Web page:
Mortgage-backed or Pass-through Securities

The mortgage pass-through securities are much more complex than regular fixed-income securities. The mortgage pass-through securities are created from the mortgage transactions. The majority of purchases of houses are financed with borrowed funds from financial institutions such as banks and mortgage companies that issue mortgages.

The borrowers promise to pay off the amount lent in monthly payments during all the mortgage loans life. However, most banks and mortgage companies do not keep these mortgages until maturity. On the contrary, they sell the mortgages to others (government and private) institutions that pool the mortgages in pass-through securities and later sell them to investors. House owners continue making their monthly payments to the newly assigned financial institutions.

These financial institutions pool their mortgages and sell shares in those pools to investors. The mortgage pools are a collection of similar mortgages. Mortgage pass-through securities are shares in pools or collections of similar mortgages. Then, the investor receives monthly the interest and principal payments (minus a modest fee, normally about ? of 1%), form there comes the term pass-through securities. The size of mortgage pools vary, consisting some of thousands of mortgages and others having only a few mortgages. Normally, these pools are issued with a minimum of $1 million.

You may get to understand better the pass-through securities by examining how do mortgages work. Let’s suppose that a $1 million mortgage pool consists of only a 30-year conventional mortgage at 9%. The monthly payment that the house owner has to pay the mortgage lender is $8046.23. This payment consists of interests and a portion that goes to the reduction of the principal’s balance. The monthly payments are designed so that at the end of the mortgage term (30 years, or 360 payments) the mortgage is reduced to zero.

As you may infer the amounts of interest expense declines each month, which means that more of the monthly payment is applied to reducing the outstanding loan (mortgage) balance. In other words, the fixed-payable amounts  are all equal, but the proportional amount of interests received decline and the proportional amount of repayment of the principal is increased. In this case, the investor of this pass-through security receives a share of the pass-through interest and principal minus servicing fees and any other charges by the servicing institution, you cannot always count on the monthly amounts to be the same because mortgages borrowers have the option to prepay their mortgages. The payment could be done by the total amount of the mortgage or only part of it.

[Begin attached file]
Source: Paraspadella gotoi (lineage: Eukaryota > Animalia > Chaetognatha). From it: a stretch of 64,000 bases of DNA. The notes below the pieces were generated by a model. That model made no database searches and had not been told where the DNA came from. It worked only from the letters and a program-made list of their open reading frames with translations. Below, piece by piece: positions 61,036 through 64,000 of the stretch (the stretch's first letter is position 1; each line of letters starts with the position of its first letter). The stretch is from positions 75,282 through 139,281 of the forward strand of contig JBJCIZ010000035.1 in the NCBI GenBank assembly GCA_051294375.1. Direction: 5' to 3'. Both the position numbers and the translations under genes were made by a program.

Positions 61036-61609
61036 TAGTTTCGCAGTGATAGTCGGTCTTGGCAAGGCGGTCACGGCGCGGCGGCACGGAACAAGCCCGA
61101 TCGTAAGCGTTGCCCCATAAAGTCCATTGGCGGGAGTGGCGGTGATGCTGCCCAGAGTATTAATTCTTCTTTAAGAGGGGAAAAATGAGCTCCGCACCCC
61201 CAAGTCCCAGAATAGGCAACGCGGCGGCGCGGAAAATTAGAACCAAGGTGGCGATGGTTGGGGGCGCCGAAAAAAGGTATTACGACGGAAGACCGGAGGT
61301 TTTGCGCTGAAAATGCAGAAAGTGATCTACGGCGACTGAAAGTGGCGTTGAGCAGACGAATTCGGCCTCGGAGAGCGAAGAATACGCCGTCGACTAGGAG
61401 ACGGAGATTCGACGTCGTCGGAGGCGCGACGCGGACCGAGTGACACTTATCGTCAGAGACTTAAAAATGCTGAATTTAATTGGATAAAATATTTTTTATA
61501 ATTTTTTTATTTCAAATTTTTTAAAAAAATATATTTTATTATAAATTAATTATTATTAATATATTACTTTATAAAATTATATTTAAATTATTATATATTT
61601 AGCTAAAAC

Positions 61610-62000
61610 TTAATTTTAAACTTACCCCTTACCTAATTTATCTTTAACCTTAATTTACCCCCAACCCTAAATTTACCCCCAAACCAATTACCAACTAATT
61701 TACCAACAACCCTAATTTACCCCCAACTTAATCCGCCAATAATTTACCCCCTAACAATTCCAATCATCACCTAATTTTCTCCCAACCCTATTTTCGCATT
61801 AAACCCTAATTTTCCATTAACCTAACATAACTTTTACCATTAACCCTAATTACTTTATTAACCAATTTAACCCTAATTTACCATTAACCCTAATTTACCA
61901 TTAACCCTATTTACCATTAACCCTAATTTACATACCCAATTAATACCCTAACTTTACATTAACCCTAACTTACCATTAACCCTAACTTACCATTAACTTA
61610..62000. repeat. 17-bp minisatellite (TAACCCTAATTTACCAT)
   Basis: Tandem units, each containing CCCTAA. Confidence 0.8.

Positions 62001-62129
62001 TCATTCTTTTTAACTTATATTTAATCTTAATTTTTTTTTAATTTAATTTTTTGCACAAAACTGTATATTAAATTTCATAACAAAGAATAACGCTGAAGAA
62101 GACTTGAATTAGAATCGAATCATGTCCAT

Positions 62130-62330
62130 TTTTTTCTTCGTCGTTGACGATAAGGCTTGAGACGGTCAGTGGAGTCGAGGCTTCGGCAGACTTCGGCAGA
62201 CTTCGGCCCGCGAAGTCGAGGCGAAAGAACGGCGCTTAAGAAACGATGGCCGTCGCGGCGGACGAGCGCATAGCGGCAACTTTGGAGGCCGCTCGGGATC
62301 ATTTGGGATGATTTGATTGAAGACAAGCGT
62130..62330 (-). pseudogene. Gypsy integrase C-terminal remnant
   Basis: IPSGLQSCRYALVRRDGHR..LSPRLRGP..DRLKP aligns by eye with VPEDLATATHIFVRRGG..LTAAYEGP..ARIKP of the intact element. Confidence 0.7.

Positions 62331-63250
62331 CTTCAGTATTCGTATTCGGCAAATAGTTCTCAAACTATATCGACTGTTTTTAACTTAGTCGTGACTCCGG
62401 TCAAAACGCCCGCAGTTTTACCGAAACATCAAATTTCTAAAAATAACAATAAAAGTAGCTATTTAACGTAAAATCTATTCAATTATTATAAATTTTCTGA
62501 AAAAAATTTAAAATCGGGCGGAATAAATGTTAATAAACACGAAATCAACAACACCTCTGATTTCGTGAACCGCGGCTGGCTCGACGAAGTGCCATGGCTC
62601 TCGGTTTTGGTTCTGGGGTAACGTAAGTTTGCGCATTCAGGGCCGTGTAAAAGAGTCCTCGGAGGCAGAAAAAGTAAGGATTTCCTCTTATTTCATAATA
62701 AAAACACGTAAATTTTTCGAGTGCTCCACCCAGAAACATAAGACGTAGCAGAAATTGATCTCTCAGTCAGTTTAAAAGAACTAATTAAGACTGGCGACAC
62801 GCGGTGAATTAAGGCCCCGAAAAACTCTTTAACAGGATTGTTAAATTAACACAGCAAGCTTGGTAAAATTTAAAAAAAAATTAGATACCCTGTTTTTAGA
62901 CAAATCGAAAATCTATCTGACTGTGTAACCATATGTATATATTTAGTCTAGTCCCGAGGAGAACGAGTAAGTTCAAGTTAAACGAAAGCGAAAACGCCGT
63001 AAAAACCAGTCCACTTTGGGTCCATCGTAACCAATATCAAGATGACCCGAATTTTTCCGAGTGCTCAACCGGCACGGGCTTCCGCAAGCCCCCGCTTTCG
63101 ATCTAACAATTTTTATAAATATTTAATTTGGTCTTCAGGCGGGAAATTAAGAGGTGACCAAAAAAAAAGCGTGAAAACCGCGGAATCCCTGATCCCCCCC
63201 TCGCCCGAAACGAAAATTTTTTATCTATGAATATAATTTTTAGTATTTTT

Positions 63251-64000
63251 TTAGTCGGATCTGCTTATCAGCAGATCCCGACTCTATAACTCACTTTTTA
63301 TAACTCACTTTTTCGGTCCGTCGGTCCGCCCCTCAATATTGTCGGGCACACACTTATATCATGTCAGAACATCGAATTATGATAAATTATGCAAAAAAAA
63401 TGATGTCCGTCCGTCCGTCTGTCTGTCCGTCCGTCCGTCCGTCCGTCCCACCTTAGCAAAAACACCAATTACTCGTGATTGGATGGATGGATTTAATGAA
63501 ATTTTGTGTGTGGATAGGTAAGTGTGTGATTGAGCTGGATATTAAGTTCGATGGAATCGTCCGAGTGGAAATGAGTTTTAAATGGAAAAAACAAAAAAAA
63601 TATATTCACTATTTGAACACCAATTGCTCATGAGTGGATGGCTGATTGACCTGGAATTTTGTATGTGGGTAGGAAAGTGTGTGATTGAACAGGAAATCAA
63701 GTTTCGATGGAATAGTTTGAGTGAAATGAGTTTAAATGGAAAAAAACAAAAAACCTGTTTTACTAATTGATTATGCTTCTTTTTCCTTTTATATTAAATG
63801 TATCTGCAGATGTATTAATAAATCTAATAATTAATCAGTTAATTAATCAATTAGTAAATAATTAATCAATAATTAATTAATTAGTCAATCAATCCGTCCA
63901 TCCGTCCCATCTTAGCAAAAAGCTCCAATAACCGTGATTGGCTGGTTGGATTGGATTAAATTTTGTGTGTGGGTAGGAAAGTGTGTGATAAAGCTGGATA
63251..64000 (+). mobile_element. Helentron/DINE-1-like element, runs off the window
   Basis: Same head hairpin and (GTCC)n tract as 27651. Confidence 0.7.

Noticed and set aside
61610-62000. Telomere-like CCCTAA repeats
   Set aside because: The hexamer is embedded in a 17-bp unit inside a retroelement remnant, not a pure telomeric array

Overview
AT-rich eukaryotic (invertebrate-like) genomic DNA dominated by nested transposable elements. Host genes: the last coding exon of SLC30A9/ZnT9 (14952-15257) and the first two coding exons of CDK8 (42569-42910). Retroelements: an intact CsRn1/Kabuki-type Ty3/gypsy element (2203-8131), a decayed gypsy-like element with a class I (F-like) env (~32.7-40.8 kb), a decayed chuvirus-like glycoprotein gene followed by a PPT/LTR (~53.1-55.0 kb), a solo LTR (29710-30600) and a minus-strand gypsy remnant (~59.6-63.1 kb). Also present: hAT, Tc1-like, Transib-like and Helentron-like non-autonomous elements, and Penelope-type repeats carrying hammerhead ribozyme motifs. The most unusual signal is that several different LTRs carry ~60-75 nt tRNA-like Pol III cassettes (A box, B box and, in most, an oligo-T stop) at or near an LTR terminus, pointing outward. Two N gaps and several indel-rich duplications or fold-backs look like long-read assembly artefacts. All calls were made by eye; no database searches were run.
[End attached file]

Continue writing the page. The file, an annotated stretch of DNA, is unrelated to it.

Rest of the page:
For example, if the borrower of the mortgage makes an additional prepayment of $1000 per month, the mortgage pass-through security investor receives a proportionate share of this additional payment, which in essence is the return of the principal or an investment capital of the pass-through investor.

For many reasons, the mortgage borrowers prepay the whole amount of their mortgages before time to maturity. House owners sell their homes or refinance their mortgages when rates of interests decline, or in case of fire or any other casualties in which the property is destroyed, insurance proceeds are used to cancel mortgages.

Consequently, a mortgage pool, if many mortgages are prepaid, the amounts of cash flow to the investors will not be that regular (they may fluctuate from month to month), and there is no security either over the period of time that will take the pool maturity. Investors do not any security over the timing of monthly cash flows.

Let’s suppose that payments of a mortgage are due on the first day of the month. If borrowers delay their payments and the process of these payments are also delayed, payments to investors will also be affected.

The time of the delay can vary accordingly to the type of pass-through security. Besides, the level-payment conventional mortgage described, which is the most common type of pass-through security, other types of mortgages (adjustable-rate mortgages and graduated-payment mortgages) re available to be used fro pass-through securities.

There are many types of mortgages pass-through securities at your disposition each one with its own hue.

Despite differences, investors in all mortgage pass-through securities are concerned with the following criteria:

  • Safety in issues
  • Liquidity and negotiability of the issue
  • The overall rate of return of the issue
  • The expected maturity of the issue